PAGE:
Critics believe that AHPs could actually increase administrative costs by inserting another layer between the employer and the health plan. It is hard to imagine how. Smaller employers today are saddled with administrative costs that are typically 25 percent to 40 percent of their premium. As little as 60 cents of every premium dollar the small employer pays goes for health care delivery. By contrast, self-funded large employers typically pay only 10 percent or even 5 percent in administrative costs.

"The Bush proposal would help to level the playing field."

Only practice, not theory, can answer questions about what levels of savings AHPs can deliver. The safeguard is that if AHPs cannot deliver significant savings, they will not gain traction in the market. After all, membership in an AHP would be voluntary.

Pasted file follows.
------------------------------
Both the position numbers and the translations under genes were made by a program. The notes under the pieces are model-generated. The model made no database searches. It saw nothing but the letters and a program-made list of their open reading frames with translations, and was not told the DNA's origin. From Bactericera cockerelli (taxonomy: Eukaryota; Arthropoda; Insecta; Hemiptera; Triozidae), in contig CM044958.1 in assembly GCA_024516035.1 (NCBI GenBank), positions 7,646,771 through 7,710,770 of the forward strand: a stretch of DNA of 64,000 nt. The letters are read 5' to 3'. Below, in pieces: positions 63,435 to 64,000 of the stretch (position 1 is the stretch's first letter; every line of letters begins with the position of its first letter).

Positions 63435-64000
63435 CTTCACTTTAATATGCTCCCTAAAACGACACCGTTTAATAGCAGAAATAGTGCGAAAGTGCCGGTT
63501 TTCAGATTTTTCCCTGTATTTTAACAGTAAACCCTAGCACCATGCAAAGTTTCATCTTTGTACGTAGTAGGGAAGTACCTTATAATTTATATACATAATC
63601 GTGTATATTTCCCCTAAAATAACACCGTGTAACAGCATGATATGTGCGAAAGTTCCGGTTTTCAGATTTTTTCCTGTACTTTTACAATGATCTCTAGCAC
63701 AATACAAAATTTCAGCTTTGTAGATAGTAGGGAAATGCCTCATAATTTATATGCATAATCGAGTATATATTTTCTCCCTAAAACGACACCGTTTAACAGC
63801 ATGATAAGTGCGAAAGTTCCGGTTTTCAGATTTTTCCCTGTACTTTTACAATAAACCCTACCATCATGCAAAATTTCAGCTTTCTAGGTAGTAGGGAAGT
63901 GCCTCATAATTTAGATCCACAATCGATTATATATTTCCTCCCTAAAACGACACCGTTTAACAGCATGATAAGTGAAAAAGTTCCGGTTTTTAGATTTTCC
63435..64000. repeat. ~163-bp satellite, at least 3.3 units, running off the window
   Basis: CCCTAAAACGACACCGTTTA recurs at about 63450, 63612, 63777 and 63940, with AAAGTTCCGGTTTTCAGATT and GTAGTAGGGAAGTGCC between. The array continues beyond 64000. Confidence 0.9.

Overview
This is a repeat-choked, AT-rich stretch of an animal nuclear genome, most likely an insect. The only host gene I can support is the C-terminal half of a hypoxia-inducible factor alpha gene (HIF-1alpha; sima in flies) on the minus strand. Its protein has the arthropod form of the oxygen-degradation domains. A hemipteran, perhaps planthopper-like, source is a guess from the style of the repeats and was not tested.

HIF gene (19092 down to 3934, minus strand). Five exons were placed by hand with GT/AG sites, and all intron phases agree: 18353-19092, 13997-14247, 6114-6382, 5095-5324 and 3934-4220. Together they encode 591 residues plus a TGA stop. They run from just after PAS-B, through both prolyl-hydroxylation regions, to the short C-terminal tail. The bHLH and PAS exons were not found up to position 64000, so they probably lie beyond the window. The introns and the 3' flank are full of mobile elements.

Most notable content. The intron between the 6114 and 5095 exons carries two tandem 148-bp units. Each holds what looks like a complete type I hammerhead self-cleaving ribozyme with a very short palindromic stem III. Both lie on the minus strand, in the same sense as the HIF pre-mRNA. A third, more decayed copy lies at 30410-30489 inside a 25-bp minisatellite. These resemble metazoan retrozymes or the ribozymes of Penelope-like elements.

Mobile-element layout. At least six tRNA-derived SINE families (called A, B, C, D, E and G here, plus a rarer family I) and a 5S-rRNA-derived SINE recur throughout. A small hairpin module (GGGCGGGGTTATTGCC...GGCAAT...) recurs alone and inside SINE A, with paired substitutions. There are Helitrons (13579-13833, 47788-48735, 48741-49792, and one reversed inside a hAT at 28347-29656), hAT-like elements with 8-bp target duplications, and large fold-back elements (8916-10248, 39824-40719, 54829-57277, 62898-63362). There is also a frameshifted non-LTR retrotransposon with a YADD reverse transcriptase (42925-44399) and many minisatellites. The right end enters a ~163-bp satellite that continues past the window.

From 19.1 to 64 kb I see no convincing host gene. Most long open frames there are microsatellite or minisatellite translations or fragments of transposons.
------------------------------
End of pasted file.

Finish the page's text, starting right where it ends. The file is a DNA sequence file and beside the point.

AHPs would not solve all the problems in the small group and individual markets. Nor would they make health care suddenly cheap or abundant. Nor would they substantially reduce the numbers of uninsured. But they would introduce more competition into the market, reduce unnecessary regulation and administrative costs and make health coverage more affordable for many small employers and their employees. And they would do so without new federal subsidies or expenditures.

On that basis alone, they deserve the opportunity to succeed.

Also see Part One, which explains how AHPs can lower small group costs.

Greg Scandlen is a senior fellow in health policy with the National Center for Policy Analysis.